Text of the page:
“Tomorrow,” Gerhart said, beaming.
“No,” Roske said, drawing out the syllable. “Are you serious?”
Gerhart will miss teasing his students. He assured Roske he’d stick around until Caltech found his successor.
The search so far has produced six applications — double what Gerhart expected. The job posting’s requirements were accommodating: “2 to 20+ years” of experience, depending on the repertoire. A committee of top chemists and Caltech administrators will review these candidates in hopes that one can fill all the holes.
“You need a person who has some idea about the scientific process and how to translate what a student wants to do into a piece of apparatus that really works,” said Bob Grubbs, a 2005 Nobel laureate in chemistry and professor at Caltech. “How do you get from a couple scratches on a piece of paper, to something you actually go use in a lab that you trust and is not going to blow acid in your face?”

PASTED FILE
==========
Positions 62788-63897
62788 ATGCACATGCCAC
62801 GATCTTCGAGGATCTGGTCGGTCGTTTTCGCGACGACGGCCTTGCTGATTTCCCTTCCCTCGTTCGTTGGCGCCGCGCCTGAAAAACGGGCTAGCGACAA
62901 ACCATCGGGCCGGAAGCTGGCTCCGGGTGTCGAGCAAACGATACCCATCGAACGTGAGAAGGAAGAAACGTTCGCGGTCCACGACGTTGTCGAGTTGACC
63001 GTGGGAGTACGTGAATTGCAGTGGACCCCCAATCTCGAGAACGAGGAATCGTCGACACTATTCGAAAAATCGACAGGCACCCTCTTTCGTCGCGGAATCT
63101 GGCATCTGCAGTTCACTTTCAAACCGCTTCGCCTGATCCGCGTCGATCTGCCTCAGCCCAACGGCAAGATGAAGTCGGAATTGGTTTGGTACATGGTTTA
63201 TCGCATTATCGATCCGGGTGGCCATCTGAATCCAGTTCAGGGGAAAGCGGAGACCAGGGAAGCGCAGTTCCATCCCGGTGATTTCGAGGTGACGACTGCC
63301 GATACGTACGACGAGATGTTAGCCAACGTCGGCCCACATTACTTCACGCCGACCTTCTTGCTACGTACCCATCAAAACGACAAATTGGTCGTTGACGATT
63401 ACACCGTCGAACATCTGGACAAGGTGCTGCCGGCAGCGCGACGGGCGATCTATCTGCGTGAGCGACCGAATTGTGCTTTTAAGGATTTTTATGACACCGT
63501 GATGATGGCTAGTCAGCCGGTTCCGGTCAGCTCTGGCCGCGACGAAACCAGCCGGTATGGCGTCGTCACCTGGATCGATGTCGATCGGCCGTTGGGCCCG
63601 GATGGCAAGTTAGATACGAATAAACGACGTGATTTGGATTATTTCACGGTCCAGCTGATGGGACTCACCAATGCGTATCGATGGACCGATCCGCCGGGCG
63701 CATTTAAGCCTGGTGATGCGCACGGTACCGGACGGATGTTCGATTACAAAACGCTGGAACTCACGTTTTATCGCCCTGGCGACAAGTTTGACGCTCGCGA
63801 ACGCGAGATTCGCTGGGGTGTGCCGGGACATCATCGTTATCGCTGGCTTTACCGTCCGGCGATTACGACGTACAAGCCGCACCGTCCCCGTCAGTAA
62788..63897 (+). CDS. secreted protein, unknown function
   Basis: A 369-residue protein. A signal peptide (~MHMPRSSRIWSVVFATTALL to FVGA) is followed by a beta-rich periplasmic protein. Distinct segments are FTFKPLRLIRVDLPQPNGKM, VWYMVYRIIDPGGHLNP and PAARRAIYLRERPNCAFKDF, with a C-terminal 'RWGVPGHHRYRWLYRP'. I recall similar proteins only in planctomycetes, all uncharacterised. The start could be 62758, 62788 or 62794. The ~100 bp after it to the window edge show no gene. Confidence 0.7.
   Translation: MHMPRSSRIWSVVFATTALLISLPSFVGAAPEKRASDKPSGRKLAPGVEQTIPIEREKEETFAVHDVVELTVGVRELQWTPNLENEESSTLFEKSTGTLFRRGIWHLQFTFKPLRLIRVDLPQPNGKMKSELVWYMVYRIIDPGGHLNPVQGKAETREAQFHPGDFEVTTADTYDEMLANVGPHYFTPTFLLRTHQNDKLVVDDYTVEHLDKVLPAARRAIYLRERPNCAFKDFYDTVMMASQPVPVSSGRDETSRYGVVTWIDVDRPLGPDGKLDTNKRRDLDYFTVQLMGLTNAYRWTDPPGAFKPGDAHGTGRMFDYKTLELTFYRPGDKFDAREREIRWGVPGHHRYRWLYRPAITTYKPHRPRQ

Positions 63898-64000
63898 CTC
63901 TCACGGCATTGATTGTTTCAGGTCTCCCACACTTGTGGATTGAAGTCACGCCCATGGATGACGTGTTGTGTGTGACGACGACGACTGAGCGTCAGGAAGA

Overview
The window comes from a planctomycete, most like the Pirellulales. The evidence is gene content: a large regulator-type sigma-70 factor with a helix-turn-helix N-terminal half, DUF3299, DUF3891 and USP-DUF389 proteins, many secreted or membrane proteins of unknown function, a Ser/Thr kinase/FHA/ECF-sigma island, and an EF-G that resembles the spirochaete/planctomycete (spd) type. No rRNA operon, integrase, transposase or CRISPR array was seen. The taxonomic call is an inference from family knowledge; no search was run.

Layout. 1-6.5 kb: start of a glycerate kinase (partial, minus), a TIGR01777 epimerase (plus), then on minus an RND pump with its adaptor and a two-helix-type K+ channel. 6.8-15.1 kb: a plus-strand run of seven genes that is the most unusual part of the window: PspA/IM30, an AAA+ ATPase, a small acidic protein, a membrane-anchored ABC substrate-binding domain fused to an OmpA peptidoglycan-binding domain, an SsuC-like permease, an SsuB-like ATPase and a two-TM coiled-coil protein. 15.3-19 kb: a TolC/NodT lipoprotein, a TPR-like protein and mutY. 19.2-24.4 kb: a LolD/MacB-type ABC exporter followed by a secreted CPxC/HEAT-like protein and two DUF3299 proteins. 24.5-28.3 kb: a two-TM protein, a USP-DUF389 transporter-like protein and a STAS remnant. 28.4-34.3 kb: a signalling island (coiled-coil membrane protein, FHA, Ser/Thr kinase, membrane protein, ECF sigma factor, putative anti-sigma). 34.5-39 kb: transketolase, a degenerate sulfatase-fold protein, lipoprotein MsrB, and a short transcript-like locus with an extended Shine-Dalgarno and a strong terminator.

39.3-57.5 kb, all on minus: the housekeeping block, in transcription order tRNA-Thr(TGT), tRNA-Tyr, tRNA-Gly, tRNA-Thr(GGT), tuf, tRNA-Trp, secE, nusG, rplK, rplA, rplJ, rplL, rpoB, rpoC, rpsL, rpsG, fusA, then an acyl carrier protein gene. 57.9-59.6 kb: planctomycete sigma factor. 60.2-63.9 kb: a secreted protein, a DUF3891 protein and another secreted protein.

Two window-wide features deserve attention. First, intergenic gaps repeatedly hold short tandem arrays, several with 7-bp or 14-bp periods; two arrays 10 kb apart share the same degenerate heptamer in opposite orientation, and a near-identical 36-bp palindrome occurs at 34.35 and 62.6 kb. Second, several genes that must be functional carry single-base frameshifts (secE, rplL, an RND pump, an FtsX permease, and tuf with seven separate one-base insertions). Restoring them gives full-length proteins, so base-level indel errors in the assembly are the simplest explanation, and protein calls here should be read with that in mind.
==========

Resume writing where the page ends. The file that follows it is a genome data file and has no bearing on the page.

Fellow chemists are relieved Caltech will keep a glass blower on campus. For them, it’s more convenient than ordering from a catalog and preserves the intimacy researchers should have with the experiments they design.
“It allows students and Rick to just brainstorm about what’s possible,” said Jonas Peters, an inorganic chemist whose lab is filled with Gerhart’s elaborate glass coils, diffusion pumps and vacuum systems. “If it doesn’t work, you go back, he changes something, you try it again. There’s this iterative process of trying to make an apparatus that works for an experiment in a way that’s very custom and very interactive.”
“He’s really one of the great ones,” he said, pointing to a delicate curve in one of his manifolds that he dubbed “the Rick finesse.”
He sighed. Perhaps Gerhart could come back and show the new glass blower how it’s done.